Outpatient total hip and knee replacement surgery is one of the most rapidly advancing areas of medicine. Recent developments in state-of-the-art surgical technology, combined with innovative anesthesia techniques, is changing outcomes for patients at the Bone and Joint Institute of Tennessee.
Hip and Knee Replacement Surgery
“In orthopaedics, we have improved both the surgical procedures themselves, as well as the use of robotic surgery,” says Paul Thomas, M.D., who has specialized in hip and knee replacement surgery and sports medicine at the Bone and Joint Institute of Tennessee for nearly 30 years. “But the robot is nothing more than a tool I use in surgery to help me do the very best joint replacement that I can possibly give the patient.”
During a robotic-assisted hip or knee replacement, the robot recreates the exact joint that the patient had prior to surgery. “It used to be that patients would ask me what kind of knee I’m going to put in,” says Thomas. “But now we put in the exact same knee the patient had before because the robot allows us to make very precise cuts so the artificial joint we put in fits perfectly over their bone. More than that, not only does the robot make more accurate bone cuts, but it also helps us calculate for less ligament and soft-tissue damage. As a result, we decrease operative time, pain and swelling.”
In their ambulatory surgery center, Bone and Joint Institute surgeons like Dr. Thomas are joined by Specialty Anesthesia of Tennessee’s Chief Anesthesiologist, Katherine Dobie, M.D., whose innovative outpatient anesthesia procedures improve both pain management and post-operative function. “We used to give general anesthesia to all joint replacement patients,” explains Thomas. “Today that’s rare. Dr. Dobie uses a spinal anesthesia as opposed to general anesthesia, which is important because with general anesthesia, you’re more likely to be nauseated and have a change in your mental status when you wake up. Eliminating those issues with spinal anesthesia helps patients return home sooner.”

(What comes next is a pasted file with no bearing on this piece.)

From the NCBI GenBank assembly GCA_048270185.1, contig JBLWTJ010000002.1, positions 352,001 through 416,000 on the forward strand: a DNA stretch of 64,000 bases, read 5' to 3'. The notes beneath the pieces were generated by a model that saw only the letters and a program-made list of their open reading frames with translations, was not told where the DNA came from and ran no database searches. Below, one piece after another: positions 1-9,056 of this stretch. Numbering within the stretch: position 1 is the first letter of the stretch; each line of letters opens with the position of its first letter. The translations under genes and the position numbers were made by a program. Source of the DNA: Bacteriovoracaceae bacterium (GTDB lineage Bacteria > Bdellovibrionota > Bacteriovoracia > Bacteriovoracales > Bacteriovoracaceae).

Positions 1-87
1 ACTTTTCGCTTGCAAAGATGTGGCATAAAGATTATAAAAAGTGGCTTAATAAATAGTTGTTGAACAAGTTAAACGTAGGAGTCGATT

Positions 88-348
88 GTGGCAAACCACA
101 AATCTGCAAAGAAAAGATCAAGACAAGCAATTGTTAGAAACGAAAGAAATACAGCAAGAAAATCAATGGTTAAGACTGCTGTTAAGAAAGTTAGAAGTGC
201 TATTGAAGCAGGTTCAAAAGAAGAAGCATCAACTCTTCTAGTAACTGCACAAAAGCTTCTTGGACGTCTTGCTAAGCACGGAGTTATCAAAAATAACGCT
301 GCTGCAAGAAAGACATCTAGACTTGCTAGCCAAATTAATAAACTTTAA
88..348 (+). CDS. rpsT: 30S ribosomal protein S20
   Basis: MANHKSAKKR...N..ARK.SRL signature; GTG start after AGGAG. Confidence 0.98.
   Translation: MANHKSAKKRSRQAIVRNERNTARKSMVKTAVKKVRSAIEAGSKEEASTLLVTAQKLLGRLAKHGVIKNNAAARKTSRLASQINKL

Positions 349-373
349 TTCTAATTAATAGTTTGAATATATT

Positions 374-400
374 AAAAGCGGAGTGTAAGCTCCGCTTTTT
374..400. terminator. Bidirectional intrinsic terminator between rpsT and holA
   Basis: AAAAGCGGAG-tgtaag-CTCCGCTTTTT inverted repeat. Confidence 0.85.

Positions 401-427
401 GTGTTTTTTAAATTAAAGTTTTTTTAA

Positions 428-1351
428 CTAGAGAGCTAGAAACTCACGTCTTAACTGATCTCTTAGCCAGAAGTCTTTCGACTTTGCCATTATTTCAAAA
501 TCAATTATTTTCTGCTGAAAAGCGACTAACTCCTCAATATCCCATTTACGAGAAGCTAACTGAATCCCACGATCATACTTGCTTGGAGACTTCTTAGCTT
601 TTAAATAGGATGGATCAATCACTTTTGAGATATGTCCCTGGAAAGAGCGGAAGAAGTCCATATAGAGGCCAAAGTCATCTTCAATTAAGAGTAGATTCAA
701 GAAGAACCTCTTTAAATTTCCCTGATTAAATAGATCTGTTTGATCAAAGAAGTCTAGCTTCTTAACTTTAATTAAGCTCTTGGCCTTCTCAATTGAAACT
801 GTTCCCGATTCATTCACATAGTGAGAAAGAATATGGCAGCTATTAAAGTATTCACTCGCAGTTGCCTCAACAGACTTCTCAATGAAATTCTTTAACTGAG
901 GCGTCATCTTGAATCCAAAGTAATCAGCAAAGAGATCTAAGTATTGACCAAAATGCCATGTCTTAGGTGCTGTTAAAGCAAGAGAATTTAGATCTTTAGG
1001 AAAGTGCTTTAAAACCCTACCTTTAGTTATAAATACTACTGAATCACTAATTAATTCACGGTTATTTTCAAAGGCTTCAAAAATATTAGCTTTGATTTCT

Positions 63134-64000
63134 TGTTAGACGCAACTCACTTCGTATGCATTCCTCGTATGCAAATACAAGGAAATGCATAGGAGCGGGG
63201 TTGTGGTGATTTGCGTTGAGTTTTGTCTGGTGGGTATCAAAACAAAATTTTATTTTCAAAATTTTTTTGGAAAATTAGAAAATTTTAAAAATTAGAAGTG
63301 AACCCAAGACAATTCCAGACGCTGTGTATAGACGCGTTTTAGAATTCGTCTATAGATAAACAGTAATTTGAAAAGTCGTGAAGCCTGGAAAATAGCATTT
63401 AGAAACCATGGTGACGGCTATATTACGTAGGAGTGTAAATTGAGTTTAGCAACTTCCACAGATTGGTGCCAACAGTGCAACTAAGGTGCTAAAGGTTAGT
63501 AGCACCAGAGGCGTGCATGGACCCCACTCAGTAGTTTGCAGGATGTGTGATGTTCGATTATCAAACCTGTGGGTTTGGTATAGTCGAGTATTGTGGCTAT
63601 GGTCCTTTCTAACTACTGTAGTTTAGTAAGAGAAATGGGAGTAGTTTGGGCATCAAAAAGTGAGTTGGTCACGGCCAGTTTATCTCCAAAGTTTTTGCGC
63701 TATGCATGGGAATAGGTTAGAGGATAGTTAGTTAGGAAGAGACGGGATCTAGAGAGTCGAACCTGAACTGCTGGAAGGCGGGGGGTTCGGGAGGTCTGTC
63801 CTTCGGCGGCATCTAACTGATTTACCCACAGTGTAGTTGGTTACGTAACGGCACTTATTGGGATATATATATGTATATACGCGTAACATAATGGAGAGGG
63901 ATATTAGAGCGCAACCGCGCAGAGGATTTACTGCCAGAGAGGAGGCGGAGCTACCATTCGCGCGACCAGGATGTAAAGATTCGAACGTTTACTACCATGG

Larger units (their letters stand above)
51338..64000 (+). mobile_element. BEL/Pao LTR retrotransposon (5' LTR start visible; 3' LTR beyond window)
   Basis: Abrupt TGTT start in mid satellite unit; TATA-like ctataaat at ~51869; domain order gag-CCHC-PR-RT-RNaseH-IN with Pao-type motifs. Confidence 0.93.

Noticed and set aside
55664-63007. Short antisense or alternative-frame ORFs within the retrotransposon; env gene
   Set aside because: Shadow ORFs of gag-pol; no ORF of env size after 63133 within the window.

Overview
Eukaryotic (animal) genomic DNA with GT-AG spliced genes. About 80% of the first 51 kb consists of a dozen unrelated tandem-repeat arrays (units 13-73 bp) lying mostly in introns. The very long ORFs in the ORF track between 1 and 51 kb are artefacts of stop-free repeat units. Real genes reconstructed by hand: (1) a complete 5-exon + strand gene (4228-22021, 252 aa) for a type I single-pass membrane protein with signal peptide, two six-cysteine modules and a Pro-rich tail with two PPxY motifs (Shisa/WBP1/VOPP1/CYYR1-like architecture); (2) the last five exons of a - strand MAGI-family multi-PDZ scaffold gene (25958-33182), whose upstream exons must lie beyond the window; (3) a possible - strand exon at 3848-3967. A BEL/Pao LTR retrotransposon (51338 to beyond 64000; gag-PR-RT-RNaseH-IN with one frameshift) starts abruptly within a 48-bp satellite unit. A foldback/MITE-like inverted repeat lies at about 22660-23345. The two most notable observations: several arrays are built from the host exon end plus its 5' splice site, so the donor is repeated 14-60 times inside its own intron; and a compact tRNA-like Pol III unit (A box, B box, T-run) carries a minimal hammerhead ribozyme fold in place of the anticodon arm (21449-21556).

“The average length of time our hip and knee replacement patients are in the recovery room is 90 minutes,” says Thomas. “This is excellent because numerous studies have shown that the sooner you get up and get going after joint replacement, the better the outcome.”
A New Lease on Life with Joint Replacement Surgery
“Seeing a patient enjoy life again is such a blessing and so rewarding,” says Thomas. “Before surgery, many of my patients are not able to travel, play tennis or golf, or play with their grandkids. This inactivity leads to a lot of medical problems. After all, you can control your arthritis pain a lot by changing your lifestyle. But you miss out on the joys of life. Seeing those same patients return to a lifestyle after a joint replacement that gives them joy is rewarding. It’s a blessing to get to care for them.”
Special COVID-19 Precautions
The Bone and Joint Institute of Tennessee remains fully open while taking special precautions during the COVID-19 pandemic, including patient and employee screening and frequent cleaning. Learn more on their COVID-19 FAQ page or by watching the following video.
Outpatient Joint Replacement at The Bone and Joint Institute
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